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Jan 05, 2024

The week in GRC: Investor backs Disney in proxy battle and political polarization worries US business leaders in 2024

This week’s governance, compliance and risk-management stories from around the web

The Wall Street Journal (paywall) reported that The Walt Disney Company won the support of a key shareholder in its fight with activist investor Nelson Peltz over the direction of the company. Disney said it reached a deal with ValueAct under which the activist would back the company’s board nominees at the 2024 AGM and Disney would share information and meet with the investor. Disney’s deal with ValueAct could help protect it from the pressure of Peltz’s demands for board seats.

Another shareholder, Blackwells Capital, said it plans to nominate three directors at Disney’s AGM that will support CEO Bob Iger ‘constructively and complement the board.’ Blackwells has provided notice of its intentions and the nominees will be evaluated in due course, Disney said Wednesday.

Disney in November said it appointed former Morgan Stanley CEO James Gorman and former Sky CEO Jeremy Darroch as new directors, weeks after rebuffing Peltz’s request to become a director.

– According to Reuters, 2024 may be the year that US copyright law changes artificial intelligence (AI). The rise of generative AI has led to a wave of copyright cases by writers, artists and other copyright holders who say AI has only succeeded due to their work.

Judges so far have been skeptical of plaintiffs' infringement claims based on the content generated by AI. But courts have not yet dealt with the trickier, potentially multi-billion-dollar question of whether AI companies are infringing on a massive scale by training their systems with images, writings and other data scraped from the internet.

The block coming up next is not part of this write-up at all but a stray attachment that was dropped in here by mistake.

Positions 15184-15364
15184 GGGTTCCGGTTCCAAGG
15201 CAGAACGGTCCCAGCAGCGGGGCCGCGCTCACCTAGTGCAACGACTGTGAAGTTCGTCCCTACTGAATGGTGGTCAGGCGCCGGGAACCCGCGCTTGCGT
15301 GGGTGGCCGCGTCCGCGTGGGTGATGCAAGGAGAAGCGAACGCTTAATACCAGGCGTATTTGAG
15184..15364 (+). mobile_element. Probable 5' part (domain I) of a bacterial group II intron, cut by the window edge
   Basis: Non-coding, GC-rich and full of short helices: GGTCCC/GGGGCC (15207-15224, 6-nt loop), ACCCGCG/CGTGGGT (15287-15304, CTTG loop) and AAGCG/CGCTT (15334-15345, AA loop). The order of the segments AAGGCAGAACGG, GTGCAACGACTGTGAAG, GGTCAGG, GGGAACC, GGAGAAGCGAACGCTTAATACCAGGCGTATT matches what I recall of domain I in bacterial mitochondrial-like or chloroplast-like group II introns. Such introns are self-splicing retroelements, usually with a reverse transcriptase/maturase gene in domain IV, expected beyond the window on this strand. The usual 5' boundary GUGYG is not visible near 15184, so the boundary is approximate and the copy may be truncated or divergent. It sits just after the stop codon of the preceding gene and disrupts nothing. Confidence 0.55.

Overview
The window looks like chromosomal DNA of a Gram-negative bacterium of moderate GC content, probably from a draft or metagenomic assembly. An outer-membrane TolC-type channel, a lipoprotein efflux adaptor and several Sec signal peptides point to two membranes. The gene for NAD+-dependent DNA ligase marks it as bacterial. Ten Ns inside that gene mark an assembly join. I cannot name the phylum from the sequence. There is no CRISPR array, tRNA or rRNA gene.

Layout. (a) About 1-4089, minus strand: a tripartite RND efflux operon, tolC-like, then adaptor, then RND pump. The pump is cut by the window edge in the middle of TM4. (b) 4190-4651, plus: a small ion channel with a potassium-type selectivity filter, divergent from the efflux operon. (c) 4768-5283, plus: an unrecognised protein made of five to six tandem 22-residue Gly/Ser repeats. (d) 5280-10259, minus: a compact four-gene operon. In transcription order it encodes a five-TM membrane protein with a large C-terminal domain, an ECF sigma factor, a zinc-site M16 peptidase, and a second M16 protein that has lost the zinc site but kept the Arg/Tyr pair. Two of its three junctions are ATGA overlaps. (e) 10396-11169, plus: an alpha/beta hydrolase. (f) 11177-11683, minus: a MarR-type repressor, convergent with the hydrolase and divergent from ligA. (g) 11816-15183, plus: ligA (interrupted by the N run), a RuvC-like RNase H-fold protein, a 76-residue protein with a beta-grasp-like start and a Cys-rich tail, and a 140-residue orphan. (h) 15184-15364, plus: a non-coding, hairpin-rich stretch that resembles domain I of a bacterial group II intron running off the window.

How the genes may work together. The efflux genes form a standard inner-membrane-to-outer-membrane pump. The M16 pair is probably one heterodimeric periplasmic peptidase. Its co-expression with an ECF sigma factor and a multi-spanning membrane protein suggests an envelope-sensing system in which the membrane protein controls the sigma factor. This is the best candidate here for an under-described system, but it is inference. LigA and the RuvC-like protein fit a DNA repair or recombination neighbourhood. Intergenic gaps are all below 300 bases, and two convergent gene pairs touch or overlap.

Tech companies warn that the lawsuits could create hurdles for the AI industry. The plaintiffs say the companies owe them for using their work without permission or compensation.

Reuters reported that 2024 will also reveal the full impact of the National Labor Relations Board’s (NLRB) recent rulings that have been seen as providing an important boost to union organizing and whether those changes can stand up to legal challenges. The NLRB in 2023 paved the way for workplaces to unionize outside of the decades-old secret ballot election process, made it easier for unions to organize franchise and contract workers and expanded the type of worker conduct protected by US labor law, among other changes.

Unions filed nearly 2,600 petitions for elections in the fiscal year that ended September 30, a 3 percent increase from the previous year and a surge of nearly 60 percent since 2021 and won a near-record 76 percent of elections held, according to data from the NLRB.

Business groups and employers are challenging many of those decisions in court, but in the meantime companies may face an uptick in organizing emboldened by the NLRB's reforms, experts said. ‘There's an all-out assault to get businesses to recognize unions and increase union membership,’ said Ben Brubeck, vice president at Associated Builders and Contractors.